Unfortunately, the construction job has ended and so Jeremy is back living on the street, said Gaebe. She has kept in contact with the hotel staff who have been watching out for him.

Gaebe has been working with, an organization in Milwaukee that helps people in need, and talking with staff in the mayor’s office about helping Jeremy obtain his ID and birth certificate, as well as his own advocate, someone who will serve as a social worker to help him adjust to life off the streets.

“Right now he’s just fight or flight,” said Gaebe. “He’s not used to having someone who truly cares, so he’s always kind of leary about what your intentions are.”

‘I Don’t Know How You Walk Away’

Jeremy isn’t the first homeless person Gaebe has helped, and he won’t be the last. Few people would have taken the time and effort to help Jeremy as much as Gaebe has, but she shruggs her shoulders over all the time she has invested in helping him.

“I don’t know how you can walk away from it,” said Gaebe.

She hopes that people who read her original post on Facebook or are reading this story will be inspired to help people like Jeremy when they see them.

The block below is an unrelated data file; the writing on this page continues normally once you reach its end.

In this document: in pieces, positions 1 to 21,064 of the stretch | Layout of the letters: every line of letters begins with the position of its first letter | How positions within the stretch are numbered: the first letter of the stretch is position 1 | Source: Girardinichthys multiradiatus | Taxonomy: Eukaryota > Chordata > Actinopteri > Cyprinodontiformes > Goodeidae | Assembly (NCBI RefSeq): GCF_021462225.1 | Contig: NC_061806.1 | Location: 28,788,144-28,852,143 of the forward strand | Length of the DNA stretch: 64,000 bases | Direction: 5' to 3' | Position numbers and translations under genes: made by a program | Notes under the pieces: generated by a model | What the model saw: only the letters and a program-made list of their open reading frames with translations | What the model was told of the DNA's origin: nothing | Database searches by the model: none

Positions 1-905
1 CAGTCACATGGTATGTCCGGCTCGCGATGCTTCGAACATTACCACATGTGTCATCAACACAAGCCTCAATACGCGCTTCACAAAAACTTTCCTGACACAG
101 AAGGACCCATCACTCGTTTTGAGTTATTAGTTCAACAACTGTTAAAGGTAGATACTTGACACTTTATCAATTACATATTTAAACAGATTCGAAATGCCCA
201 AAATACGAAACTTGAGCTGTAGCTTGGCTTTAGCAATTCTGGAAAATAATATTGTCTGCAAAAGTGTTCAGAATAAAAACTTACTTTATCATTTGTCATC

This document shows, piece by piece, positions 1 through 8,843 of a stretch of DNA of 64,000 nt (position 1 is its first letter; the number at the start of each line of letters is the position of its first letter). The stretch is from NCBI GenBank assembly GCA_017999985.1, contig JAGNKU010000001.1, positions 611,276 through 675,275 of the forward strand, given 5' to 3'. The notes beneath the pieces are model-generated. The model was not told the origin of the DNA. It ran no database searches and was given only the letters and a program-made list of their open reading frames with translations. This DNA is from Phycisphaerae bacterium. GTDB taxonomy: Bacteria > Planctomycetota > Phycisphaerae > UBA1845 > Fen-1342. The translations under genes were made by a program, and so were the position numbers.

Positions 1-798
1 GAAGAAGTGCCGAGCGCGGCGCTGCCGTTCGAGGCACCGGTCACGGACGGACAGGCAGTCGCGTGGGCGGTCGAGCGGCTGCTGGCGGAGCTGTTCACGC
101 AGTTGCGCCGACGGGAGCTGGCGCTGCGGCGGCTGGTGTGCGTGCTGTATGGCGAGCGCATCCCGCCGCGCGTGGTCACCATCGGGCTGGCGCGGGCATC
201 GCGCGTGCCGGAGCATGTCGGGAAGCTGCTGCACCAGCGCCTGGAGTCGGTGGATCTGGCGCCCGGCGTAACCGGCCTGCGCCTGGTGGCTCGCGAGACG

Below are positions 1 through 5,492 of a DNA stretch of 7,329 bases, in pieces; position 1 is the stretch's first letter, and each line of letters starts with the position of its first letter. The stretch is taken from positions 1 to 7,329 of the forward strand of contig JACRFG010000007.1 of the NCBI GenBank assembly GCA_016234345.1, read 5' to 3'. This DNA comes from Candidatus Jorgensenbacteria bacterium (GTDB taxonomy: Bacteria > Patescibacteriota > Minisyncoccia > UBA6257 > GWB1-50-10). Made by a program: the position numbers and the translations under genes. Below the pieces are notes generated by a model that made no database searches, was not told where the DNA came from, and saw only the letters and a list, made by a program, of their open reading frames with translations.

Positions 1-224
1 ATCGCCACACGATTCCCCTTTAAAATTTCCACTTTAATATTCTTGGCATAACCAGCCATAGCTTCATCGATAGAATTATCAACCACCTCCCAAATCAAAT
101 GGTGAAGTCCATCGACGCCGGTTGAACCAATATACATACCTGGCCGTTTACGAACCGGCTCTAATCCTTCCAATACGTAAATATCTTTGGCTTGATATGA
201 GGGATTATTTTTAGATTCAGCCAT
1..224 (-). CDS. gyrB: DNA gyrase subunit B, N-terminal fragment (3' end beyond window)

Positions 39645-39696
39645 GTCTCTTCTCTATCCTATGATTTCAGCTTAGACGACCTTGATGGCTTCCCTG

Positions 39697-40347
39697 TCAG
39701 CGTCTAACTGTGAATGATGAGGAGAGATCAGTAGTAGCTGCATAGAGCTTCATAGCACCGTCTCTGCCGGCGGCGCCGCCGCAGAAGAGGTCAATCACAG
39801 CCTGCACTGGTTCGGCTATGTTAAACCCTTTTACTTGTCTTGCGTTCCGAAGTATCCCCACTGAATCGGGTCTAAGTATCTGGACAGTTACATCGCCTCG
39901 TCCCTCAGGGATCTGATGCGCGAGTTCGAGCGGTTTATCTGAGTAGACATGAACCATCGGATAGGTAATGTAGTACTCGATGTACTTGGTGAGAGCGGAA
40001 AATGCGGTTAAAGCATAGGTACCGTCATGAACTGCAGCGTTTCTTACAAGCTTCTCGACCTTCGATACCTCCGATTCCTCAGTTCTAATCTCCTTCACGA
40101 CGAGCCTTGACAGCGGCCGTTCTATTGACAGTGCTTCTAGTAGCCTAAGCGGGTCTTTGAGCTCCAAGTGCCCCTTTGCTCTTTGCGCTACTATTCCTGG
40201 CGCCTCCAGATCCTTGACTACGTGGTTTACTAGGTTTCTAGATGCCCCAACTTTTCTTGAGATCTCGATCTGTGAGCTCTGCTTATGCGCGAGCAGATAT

“Please, when you go by these people, do what you can to help them out. Don’t turn away because they are dirty or whatnot,” said Gaebe.

People have told her they are afraid to help homeless people, that doing so will make them a target. Gaebe says she has never even been worried for her safety while helping Jeremy.

Actually Jeremy was the one who found himself in danger, she said. He was attacked by another homeless person who was jealous that Gaebe was helping him.

A Starting Point

Christmas is now more than two weeks past, and the All Abilities’ “30 Days of Kindness” challenge officially ended Dec. 23, but the Homyks and Gaebe are hopeful that people who started it will keep going and more people will join in.

“I want this to just be a starting point, and that each year it will grow,” said Homyk. “The whole thing is if we drive people to do good things daily, if it becomes their discipline, they’re not going to do miraculous things every day like Erin did, but you will do little things.”

“This was a way to drop a pebble in the pond, so to speak, get people thinking, ‘What can I do to be extra kind today?’ ” said Stacey Homyk.

“Wouldn’t it be great if it could be like wildfire and spread across the whole town,” Gaebe remarked.

For more information on All Abilities Athletics, go to

For more information about the “30 Days of Kindness,” contact Chris Homyk by phone or text at 636-399-3574.